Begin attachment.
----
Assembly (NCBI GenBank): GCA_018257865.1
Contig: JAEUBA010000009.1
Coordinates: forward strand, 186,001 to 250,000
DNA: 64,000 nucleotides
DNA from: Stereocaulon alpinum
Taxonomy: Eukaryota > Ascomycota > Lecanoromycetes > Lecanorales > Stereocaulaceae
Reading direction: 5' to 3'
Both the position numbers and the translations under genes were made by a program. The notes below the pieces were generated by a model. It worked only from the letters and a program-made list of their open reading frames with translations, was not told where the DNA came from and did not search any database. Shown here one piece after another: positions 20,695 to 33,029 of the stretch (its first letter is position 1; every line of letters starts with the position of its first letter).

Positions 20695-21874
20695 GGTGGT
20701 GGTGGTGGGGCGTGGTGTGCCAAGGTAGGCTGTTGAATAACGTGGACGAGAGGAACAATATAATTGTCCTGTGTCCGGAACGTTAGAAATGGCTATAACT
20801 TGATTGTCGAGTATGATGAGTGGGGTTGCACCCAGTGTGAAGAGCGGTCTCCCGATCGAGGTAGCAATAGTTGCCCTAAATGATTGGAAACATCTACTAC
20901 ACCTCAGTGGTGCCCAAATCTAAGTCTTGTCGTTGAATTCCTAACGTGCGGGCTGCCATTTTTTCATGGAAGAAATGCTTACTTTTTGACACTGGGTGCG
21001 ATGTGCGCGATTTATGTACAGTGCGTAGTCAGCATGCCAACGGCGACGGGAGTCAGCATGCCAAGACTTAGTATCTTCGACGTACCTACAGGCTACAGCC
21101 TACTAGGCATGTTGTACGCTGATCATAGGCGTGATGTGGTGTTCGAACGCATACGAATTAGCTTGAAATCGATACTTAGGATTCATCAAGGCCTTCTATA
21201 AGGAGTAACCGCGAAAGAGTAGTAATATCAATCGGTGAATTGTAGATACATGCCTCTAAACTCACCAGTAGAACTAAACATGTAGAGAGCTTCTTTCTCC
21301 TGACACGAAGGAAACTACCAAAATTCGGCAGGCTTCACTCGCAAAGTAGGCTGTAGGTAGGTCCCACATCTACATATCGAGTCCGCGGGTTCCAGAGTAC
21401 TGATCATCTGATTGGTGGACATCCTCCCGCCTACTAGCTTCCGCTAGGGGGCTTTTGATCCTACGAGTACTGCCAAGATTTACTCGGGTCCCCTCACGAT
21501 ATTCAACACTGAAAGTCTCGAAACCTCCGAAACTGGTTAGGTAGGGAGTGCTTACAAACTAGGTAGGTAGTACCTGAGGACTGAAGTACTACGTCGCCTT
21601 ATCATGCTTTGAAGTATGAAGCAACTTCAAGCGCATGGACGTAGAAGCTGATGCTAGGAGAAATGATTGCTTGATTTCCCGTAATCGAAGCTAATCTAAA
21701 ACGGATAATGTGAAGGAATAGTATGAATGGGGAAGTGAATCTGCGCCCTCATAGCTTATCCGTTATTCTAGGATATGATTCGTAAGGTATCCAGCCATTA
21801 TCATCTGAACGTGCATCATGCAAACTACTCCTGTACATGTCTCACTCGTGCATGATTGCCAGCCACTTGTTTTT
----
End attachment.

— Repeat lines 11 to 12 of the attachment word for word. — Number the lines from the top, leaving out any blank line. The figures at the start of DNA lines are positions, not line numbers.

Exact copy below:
20701 GGTGGTGGGGCGTGGTGTGCCAAGGTAGGCTGTTGAATAACGTGGACGAGAGGAACAATATAATTGTCCTGTGTCCGGAACGTTAGAAATGGCTATAACT
20801 TGATTGTCGAGTATGATGAGTGGGGTTGCACCCAGTGTGAAGAGCGGTCTCCCGATCGAGGTAGCAATAGTTGCCCTAAATGATTGGAAACATCTACTAC